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Alternative forms[edit]


Generally regarded as deriving from rotō (turn, revolve) or rota (wheel) +‎ -undus. First attested in the works of Cato the Elder (circa 200 BC).

It has also been suggested that the alternative form retundus, whence most of the Romance descendants derive, actually reflects the original Latin form (despite only being attested from the seventh century CE). If so, the first element would derive from an older *retō, from Proto-Indo-European *Hreth₂- (cf. Proto-Celtic *reteti), and the Classical rotundus would reflect later influence from rota (wheel).[1]



rotundus (feminine rotunda, neuter rotundum, comparative rotundior, superlative rotundissimus); first/second-declension adjective

  1. round, circular
  2. spherical, rotund
  3. (figuratively) rounded, perfect
  4. (figuratively, of speech) polished, elegant


First/second-declension adjective.

Number Singular Plural
Case / Gender Masculine Feminine Neuter Masculine Feminine Neuter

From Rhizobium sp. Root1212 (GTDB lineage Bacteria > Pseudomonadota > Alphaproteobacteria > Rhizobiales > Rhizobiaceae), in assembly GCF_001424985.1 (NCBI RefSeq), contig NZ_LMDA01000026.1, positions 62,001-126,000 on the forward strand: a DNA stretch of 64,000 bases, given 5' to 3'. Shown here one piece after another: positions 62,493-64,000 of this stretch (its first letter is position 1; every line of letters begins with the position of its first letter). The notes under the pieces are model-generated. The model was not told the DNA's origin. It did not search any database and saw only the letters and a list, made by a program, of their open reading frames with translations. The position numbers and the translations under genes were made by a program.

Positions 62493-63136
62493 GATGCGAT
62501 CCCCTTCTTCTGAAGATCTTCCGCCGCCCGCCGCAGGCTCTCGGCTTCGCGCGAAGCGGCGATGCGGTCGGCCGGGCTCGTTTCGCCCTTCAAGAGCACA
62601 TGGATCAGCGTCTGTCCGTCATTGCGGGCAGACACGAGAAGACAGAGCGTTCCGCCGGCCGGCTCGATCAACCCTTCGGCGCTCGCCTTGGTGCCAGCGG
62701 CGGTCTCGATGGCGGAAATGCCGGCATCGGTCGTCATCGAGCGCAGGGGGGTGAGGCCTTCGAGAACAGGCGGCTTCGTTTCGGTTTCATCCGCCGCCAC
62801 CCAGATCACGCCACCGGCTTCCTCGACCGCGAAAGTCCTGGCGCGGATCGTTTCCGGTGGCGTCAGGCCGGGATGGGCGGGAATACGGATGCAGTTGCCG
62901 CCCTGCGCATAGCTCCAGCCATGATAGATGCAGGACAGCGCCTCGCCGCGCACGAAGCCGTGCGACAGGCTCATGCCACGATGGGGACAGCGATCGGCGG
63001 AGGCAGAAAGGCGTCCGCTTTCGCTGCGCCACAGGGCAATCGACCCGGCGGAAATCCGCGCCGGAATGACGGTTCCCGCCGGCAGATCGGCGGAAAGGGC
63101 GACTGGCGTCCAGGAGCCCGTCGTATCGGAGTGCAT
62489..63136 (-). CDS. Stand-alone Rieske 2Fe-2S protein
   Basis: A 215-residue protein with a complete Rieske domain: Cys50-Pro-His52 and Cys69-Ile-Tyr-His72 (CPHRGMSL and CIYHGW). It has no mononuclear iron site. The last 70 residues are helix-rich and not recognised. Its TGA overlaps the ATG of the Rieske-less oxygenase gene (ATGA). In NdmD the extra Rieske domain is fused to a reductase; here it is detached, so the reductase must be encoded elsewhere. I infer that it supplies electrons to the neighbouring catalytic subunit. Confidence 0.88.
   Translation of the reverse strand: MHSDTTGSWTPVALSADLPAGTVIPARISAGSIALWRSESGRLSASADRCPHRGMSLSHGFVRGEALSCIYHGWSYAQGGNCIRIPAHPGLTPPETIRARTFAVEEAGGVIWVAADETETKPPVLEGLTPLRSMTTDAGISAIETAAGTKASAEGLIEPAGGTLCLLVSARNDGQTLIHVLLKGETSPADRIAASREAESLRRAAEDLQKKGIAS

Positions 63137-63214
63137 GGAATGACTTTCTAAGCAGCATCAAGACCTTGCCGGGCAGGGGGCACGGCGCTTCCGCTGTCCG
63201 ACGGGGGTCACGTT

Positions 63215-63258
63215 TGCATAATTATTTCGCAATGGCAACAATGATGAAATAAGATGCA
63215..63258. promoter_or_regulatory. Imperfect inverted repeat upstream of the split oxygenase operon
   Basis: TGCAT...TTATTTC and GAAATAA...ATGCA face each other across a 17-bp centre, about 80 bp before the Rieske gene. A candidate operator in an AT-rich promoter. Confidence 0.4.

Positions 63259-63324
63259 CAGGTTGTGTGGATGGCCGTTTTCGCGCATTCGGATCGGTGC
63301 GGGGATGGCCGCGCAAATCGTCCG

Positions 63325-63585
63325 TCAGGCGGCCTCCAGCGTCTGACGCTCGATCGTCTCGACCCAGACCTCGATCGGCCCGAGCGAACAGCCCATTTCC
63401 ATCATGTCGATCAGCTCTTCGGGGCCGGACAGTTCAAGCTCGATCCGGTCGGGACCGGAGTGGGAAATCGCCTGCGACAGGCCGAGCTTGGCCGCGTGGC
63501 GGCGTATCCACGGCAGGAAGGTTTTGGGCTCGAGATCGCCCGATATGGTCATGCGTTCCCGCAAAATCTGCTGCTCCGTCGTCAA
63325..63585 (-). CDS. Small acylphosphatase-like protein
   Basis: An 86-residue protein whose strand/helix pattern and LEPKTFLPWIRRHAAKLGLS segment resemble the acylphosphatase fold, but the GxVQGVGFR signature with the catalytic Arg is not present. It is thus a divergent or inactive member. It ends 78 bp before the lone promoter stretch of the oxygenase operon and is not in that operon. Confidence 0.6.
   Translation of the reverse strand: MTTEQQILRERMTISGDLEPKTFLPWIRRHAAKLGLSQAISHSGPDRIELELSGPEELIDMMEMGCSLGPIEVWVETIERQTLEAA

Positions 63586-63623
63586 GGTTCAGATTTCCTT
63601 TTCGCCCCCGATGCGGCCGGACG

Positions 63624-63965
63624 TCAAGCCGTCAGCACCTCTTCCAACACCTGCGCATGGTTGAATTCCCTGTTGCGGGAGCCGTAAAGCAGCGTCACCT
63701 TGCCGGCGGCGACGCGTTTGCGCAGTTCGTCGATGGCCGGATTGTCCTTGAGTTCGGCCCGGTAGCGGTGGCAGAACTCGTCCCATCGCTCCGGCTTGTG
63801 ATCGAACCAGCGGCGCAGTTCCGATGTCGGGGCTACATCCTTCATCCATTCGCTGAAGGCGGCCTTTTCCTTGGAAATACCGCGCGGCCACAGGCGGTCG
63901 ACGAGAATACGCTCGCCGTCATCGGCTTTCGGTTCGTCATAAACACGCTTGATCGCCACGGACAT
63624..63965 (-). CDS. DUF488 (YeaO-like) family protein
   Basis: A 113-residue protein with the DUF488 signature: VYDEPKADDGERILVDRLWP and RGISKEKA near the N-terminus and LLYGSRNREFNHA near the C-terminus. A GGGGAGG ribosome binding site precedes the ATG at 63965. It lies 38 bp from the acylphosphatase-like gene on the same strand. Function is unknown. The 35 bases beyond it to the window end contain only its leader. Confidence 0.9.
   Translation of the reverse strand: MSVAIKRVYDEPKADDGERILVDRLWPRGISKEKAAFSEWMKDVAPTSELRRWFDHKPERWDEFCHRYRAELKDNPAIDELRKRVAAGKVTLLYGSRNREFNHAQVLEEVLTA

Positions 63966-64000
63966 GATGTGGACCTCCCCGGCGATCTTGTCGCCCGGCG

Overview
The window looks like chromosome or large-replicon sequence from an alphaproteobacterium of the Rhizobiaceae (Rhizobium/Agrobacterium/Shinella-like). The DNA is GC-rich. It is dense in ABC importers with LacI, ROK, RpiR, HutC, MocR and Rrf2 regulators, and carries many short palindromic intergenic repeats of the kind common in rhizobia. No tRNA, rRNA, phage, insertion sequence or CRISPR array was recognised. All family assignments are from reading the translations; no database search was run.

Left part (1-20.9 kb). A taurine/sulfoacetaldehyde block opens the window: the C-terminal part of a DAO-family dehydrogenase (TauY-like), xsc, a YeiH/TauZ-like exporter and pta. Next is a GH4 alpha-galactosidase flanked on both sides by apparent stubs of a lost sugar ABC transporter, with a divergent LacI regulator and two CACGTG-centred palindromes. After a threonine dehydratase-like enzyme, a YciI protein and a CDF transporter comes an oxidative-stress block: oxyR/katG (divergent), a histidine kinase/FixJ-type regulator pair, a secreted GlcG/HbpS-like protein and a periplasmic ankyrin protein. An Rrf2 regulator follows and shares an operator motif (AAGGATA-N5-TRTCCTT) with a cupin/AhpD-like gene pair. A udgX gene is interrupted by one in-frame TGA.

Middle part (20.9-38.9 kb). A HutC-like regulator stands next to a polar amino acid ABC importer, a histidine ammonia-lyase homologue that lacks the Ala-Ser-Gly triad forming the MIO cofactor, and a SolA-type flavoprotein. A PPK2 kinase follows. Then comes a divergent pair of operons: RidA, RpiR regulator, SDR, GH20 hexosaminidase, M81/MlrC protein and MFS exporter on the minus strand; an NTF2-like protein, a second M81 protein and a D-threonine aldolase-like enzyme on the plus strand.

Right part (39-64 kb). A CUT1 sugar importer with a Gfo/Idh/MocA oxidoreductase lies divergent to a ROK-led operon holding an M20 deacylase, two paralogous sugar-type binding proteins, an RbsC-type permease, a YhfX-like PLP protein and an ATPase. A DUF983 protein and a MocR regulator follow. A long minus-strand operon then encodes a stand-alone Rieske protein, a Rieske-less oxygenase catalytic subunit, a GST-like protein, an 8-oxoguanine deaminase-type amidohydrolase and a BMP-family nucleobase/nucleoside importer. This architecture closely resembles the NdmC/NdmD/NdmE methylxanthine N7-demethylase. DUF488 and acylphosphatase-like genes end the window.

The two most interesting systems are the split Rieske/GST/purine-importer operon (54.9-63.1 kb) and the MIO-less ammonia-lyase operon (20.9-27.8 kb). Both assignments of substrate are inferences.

Nominative rotundus rotunda rotundum rotundī rotundae rotunda
Genitive rotundī rotundae rotundī rotundōrum rotundārum rotundōrum
Dative rotundō rotundō rotundīs
Accusative rotundum rotundam rotundum rotundōs rotundās rotunda
Ablative rotundō rotundā rotundō rotundīs
Vocative rotunde rotunda rotundum rotundī rotundae rotunda

Derived terms[edit]

Related terms[edit]


(See also retundus, *torundus.)

  • Insular Romance:
    • Sardinian: rodundu, orrudundu (both medieval)
  • North Italian:
  • Gallo-Romance:
  • Ancient borrowings:
  • Later borrowings:


  1. ^ Buchi, Éva; Schweickard, Wolfgang (2008-), “*/reˈtʊnd-u/”, in Dictionnaire Étymologique Roman, Nancy: Analyse et Traitement Informatique de la Langue Française.

Further reading[edit]

  • rotundus”, in Charlton T. Lewis and Charles Short (1879) A Latin Dictionary, Oxford: Clarendon Press
  • rotundus”, in Charlton T. Lewis (1891) An Elementary Latin Dictionary, New York: Harper & Brothers
  • rotundus in Gaffiot, Félix (1934) Dictionnaire illustré latin-français, Hachette